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How Putin Turned the Tables on German Magazine 'Bild'

Putin reached millions of Germans and showed that Russia supports open-minded dialogue


This post first appeared on Russia Insider


Originally Appeared at Sputnik Deutschland. Translated from the German by Werner Schrimpf


(Translator’s note: the article tries to answer the question as to why Putin decided to grant an interview to the most ruthless, most warmongering and most “anti-Russia / anti-Putin” newspaper to be found in Germany.  One reason might be the fact that, despite steadily declining readership in Germany, this newspaper still reaches millions of readers and has quite an influence. Most of Bild’s readers are comprised of either older-aged persons and/or low to medium-educated people with a limited access to the internet and other news sources. Putin was able to reach this mass audience via Bild –  quite a smart move. There is a famous quotation from former German chancellor Gerard Schroeder that vividly describes the relevance of this newspaper: “To rule Germany, I just need the TV stations and BILD.” According to the rumors, former German chancellor Schroeder may have had a hand in establishing this interview.)

Russia expert Alexander Rahr comments on Putin’s recent interview by Germany’s flagship yellow press media „BILD“. This interview with BILD addressed an audience of millions. As an option, Putin could have used the next Munich Security Conference as a forum. But he explained that he would not travel to Munich at this time.

At first glance it seems strange that Putin gave an interview just to this media source, which is the forerunner in talking down Russia and especially Vladimir Putin. Expert for Russian affairs Mr. Alexander Rahr, author of the book “The German in Kremlin,” says this interview was made for the purpose of addressing a broad public in Germany with the following message: “We are struggling on certain political issues. But 25 years after fall of the Berlin Wall, the Russian and the German people have reached a state of reconciliation and this status shall last!”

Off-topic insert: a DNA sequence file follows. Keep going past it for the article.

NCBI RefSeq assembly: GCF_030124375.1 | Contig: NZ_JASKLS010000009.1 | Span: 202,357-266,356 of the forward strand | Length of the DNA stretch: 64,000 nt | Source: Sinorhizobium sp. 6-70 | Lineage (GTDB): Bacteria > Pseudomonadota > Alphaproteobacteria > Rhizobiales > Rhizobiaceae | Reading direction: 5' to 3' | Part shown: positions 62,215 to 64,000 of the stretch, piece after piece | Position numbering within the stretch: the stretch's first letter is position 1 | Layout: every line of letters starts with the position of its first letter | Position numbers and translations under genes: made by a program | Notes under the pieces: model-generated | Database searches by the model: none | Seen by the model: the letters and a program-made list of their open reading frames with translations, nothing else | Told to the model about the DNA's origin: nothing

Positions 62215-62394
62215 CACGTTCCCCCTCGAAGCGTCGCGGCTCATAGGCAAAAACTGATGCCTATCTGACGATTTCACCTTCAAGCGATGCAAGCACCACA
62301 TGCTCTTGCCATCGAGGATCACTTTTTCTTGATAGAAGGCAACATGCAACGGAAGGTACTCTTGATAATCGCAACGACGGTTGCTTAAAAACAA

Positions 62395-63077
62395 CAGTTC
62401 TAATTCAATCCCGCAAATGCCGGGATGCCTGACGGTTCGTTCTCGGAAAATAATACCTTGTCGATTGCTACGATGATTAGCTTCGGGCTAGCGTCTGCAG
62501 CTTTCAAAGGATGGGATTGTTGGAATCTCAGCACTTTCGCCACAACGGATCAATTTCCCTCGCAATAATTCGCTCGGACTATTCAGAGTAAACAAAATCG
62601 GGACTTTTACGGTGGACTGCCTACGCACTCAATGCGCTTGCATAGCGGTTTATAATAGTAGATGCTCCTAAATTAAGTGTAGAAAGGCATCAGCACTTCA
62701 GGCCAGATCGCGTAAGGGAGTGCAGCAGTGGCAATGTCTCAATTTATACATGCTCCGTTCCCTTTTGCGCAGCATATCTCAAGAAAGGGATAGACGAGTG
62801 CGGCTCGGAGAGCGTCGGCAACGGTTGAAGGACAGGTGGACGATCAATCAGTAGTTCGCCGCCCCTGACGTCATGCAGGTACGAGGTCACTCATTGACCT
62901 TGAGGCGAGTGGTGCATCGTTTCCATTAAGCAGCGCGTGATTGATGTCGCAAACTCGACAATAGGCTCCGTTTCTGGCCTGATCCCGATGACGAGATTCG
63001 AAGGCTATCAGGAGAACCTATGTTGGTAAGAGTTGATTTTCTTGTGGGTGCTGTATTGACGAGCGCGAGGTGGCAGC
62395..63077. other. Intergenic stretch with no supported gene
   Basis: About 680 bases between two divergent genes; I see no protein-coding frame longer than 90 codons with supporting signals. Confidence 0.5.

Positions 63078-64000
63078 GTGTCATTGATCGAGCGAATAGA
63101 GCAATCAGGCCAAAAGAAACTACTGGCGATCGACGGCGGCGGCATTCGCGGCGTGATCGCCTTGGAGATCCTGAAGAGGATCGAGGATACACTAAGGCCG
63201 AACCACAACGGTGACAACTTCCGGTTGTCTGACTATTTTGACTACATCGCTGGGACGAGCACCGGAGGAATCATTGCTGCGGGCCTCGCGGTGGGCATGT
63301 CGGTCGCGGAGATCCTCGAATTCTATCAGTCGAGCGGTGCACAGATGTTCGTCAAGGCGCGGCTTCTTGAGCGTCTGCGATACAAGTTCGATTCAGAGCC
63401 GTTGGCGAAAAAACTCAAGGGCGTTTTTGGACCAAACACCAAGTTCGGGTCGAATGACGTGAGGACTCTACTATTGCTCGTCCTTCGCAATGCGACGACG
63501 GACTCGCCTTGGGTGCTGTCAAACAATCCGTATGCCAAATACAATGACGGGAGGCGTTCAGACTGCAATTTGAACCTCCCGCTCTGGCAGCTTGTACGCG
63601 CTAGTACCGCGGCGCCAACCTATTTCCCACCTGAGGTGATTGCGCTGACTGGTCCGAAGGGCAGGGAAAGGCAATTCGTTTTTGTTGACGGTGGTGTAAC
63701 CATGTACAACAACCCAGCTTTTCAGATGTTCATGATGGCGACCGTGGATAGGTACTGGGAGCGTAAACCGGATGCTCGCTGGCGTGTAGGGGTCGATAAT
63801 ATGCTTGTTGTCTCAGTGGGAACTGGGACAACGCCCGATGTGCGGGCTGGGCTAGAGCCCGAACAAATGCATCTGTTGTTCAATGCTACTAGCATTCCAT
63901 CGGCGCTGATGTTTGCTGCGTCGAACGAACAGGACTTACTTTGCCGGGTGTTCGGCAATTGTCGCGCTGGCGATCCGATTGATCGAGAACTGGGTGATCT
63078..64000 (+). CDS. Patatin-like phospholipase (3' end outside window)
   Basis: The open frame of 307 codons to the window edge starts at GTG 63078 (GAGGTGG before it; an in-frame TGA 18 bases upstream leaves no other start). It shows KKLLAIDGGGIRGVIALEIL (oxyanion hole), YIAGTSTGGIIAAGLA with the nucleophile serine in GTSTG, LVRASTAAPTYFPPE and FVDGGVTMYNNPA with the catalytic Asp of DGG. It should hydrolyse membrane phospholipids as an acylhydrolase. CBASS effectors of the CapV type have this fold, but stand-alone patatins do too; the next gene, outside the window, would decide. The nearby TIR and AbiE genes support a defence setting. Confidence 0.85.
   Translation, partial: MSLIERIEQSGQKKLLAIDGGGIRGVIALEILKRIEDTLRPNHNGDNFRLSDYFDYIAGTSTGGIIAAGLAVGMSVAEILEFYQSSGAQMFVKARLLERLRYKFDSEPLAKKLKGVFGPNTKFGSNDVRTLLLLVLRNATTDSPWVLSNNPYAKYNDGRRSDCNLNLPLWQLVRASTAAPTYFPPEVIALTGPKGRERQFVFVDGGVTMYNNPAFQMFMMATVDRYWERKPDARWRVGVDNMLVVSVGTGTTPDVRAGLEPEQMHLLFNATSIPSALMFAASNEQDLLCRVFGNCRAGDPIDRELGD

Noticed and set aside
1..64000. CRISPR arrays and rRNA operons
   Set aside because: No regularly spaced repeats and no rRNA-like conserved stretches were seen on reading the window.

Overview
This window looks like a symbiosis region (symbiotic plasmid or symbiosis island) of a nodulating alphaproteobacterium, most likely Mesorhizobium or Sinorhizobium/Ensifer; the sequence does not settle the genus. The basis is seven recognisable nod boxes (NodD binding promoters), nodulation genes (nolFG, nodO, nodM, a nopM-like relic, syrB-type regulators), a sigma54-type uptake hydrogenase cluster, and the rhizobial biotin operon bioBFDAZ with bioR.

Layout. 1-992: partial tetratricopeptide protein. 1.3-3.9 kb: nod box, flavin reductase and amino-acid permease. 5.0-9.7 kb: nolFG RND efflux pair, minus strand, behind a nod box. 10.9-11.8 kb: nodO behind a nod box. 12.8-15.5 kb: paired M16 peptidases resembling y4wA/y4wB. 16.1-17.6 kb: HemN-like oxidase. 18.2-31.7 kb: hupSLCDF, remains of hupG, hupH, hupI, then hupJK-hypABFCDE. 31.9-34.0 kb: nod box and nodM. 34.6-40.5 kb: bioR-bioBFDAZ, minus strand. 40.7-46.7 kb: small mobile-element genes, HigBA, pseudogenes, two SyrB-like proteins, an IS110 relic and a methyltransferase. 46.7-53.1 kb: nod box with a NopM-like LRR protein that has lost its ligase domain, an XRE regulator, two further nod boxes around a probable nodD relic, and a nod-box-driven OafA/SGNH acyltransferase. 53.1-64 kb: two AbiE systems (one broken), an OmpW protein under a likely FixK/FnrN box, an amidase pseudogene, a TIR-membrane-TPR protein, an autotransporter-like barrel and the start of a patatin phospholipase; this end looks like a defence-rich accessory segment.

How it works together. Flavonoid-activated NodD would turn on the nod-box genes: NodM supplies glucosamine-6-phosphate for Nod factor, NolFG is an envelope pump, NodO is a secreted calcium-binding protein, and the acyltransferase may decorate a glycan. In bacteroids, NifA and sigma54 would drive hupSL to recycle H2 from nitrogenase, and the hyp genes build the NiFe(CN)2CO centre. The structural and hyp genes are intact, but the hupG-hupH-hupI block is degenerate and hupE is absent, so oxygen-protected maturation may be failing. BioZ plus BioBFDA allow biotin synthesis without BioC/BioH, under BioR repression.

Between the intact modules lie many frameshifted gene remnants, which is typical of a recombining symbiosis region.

Alexander Rahr told Sputniknews journalist Nikolai Jolkin that Putin is arguing for an open-minded dialogue which would be in the interest of Germany as well as Russia. „The intention of this interview with BILD was to address the portion of German public that is not very familiar with global policies, i.e. the crisis in the Ukraine or the agreement of Minsk,“ the expert explained. “If one is listening to German mainstream media one would get the impression that Ukraine is a poor victim of Russia’s aggressions and that the West made Russia stand in the corner via the Minsk procedures, and if Russia wants to get rid of the sanctions it must now deliver and do its homework.”

But Putin turned the tables in the course of this interview when he said, “We are all responsible for peace and understanding. But first of all, the Ukraine government has to fulfill its obligations defined in the Minsk agreement. And the Minsk agreement can only go into effect under the condition that the two independent and up to this point unrecognized republics in Eastern Ukraine reach the promised status of autonomy.

Alexander Rahr is sure that the message to the German public is as follows: „Look, it is necessary that all parties fulfill their obligations if a Minsk compromise is to be reached. And therefore the Ukraine should be put under pressure to facilitate the solution of autonomy for those regions. From that point we can push forward with the Minsk process”.

Putin‘s appreciatory remarks concerning German chancellor Merkel would be an indication that Merkel still maintains a constructive relationship with Vladimir Putin, despite the current crisis in Ukraine, according to Rahn.  One has to bear in mind that Merkel represents a European country that is a key player for Russia. “Germany has taken on a leading role during the last two decades and Putin knows that is essential to reassuring stable relations with respect to economic and political security issues. Whether one likes it or not, one has to keep an open line of communication with Merkel. This is important because Germany is, to some extent, a liaison for talks with the West” concludes Alexander Rahr.


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